Republican superintendent candidates discuss consolidation

Published 8:00 am Saturday, January 13, 2024

The consolidation of the county’s two high schools has been a longstanding issue in the district. Chambers County School Superintendent Casey Chambley said they hope to open the new school for the 2026-2027 school year. 

District Judge Keith Watkins ruled in July that the Valley site was approved for the consolidated high school but ordered that LaFayette High School stay on its campus during the construction instead of consolidating to Valley High School.

The superintendent primary election is on March 5. Incumbent Chambley is running in the Republican primary against challenger Sharon Weldon, a teacher and former administrator of Chambers County School District. Both spoke on the consolidation and the future of the county’s high school. 

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Opelika educator Winford Ashmore is running unopposed in the Democratic primary and will face off against Chambley or Weldon in November’s general election. This story is focused on the Republican primary, so that voters can get to know those candidates better in the lead up to the primary election. 

 

Reflecting on consolidation so far

When asked to reflect on the process, Chambley said he wished he could have found a way to communicate better with the community, although the school system held many community meetings. Ultimately, he said he and the school board chose the option that would have the best outcome out of the options they were given. 

“We felt like we made the decision that would impact the schools and impact the most kids in the best way and in a quick way,” Chambley said. 

Weldon said that as a public school system, they should determine how to equitably support students who have a greater need, not just what’s most convenient to the majority.

“I know that you can’t just open it up and have an open, raise your hand vote, but I’m concerned about how much of our voice is really being heard,” Weldon said. 

With the new high school being built in Valley, Weldon said she anticipates greater ongoing expenses. She said longer bus routes will create a transportation burden on students, and she worries that students will be less engaged in afterschool activities.

While working at the central office, she noticed that most students who failed to graduate on time were not in any extracurricular activities, like sports, band or art. 

How to create unity moving forward

Chambley likened the current situation to a house remodeling project: that it’s uncomfortable during this phase of the construction but that people will be satisfied with the end result. He said once the schools consolidate, it will be easier for the county to unite in a new building with the same programs and resources.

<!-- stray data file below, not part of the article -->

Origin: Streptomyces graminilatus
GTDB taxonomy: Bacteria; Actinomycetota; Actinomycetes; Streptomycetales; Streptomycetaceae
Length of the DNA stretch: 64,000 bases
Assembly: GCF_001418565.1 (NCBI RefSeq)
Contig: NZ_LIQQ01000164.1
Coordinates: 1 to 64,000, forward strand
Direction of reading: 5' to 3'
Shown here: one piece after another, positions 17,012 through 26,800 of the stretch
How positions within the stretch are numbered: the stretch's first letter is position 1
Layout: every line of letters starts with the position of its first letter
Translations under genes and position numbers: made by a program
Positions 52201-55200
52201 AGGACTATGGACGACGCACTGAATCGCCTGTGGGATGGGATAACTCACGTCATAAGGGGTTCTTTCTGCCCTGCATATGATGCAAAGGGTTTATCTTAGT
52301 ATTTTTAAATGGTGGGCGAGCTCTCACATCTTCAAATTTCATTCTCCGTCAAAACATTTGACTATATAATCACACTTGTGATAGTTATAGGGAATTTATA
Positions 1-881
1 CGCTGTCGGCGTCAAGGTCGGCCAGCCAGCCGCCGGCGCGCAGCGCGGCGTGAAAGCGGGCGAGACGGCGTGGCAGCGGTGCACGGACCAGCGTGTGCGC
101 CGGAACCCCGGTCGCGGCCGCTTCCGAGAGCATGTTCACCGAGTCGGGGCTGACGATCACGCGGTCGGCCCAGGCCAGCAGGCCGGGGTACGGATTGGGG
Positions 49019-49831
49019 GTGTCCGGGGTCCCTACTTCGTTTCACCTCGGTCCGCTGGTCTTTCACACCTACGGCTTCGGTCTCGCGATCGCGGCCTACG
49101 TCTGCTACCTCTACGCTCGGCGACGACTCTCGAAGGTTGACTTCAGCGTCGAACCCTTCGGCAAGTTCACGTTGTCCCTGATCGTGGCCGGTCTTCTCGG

“Once we get through that, I think that everybody’s going to see the benefits of it because the benefits are going to outweigh so much when the kids are all on one campus,” Chambley said.

If elected, Weldon said that moving forward her focus will be on making people feel that their voice has been heard. She will also focus on finding a way to blend the two cultures at Valley and LaFayette High Schools, such as the two marching bands.

“Never ever, ever should it be that they walk into that school and they feel like they’ve walked into the new Valley High or the new LaFayette High,” Weldon said. “It’s got to be blended.”

Consolidation of staff

A general concern in the consolidation process has been on what staffing will look like at the new school. Chambley has said throughout the process that no one will lose their job due to consolidation. However, over the next two years, he knows some staffing issues may take care of themselves via attrition or retirement. Many individuals may choose to move on from the school district while others may be able to work together. 

He also noted that consolidation may create some new jobs. 

“We’ve not had enough participation and enough coaches, to have a girls and boys [soccer coach] so that but now that gives you the opportunity to do that,” Chambley said, using those positions as an example. 

Weldon said she hopes to create a plan that will make sure they find the right fit for each role and that the staff helps bring the community together. She said it’s important for both student bodies to have familiarity in the staff at the new school.

Consistency of the elected superintendent

Change in any community can cause pain. Chambley said the next steps in consolidation will be about letting things settle down so that the community can heal. He said having continuity in the superintendent position and school district overall would help make that happen. 

Weldon said a change in the superintendent position shouldn’t have a big impact because the school should be a reflection of Chambers County. 

“[The school’s] stamp shouldn’t be the reflection of a superintendent,” Weldon said. “It needs to be the reflection of our community and the people in our community, and the culture of our community.”